Easy... an entirely different splinter. C'mon these people love to bitch, if you removed the LGR as a solisitation hook they'd just replace it with Senate Reform, or Taxes, or the CBC, any other of the things they love to piss and moan over. Saying that they wanted the PMB to fail is just poppycock if they wanted it to fail they wouldn't have gone through the "Private Member Bill" shannagans and just made it a government bill without confidence attached thus making it easier for the opposition to whip their caucas.

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  5. Don Martin is way off. Having grown up and lived on the Prairies for 40 years of my life, I saw the vitriolic rise of the Reform Party. They are a "bumper-sticker party", and their bumper sticker had 3 causes on it:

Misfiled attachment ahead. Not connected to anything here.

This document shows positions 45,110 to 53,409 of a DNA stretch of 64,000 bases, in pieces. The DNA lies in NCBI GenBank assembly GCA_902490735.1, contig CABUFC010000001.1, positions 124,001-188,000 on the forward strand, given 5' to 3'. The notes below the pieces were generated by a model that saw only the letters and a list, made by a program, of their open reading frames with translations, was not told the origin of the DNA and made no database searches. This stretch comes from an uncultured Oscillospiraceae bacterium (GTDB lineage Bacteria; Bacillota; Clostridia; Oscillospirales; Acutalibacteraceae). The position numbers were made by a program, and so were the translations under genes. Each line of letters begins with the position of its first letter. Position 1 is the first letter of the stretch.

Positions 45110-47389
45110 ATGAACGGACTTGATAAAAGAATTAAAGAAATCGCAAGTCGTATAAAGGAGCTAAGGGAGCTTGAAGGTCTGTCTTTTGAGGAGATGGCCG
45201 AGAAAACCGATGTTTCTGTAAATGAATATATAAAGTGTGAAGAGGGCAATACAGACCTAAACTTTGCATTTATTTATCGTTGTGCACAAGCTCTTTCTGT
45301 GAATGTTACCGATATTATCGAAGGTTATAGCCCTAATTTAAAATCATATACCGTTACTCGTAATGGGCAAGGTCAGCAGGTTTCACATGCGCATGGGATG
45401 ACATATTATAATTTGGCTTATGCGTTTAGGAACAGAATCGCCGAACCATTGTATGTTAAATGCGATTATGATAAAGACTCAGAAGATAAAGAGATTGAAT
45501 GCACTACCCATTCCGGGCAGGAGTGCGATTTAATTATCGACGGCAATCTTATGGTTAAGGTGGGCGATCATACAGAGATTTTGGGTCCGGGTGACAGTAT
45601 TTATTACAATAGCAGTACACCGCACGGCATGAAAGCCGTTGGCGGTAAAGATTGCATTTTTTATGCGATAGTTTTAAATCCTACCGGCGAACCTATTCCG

1) No the gun registry
    2) No to the Senate
    3) Kill the Wheat Board

    That's it.
    That's all this current crop of so-called "conservatives" have ever been about. If anyone thinks there weren't NRA talons attached to the Conservatives hides on this, you're dead wrong. I was in gun shows in Regina in the early 90s where the NRA stamp was everywhere (as were Reform rank-and-file and MPs).

    Like one commenter said, losing this does not help them. They've already logged all the more vitriolic of their flag-carriers. The debate has actually done more to galvanize the gun control groups.

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  6. I don't buy this "Harper is giving up his urban seats" line. Are there really people out there that thought the CPC was anti-guns in the last federal election?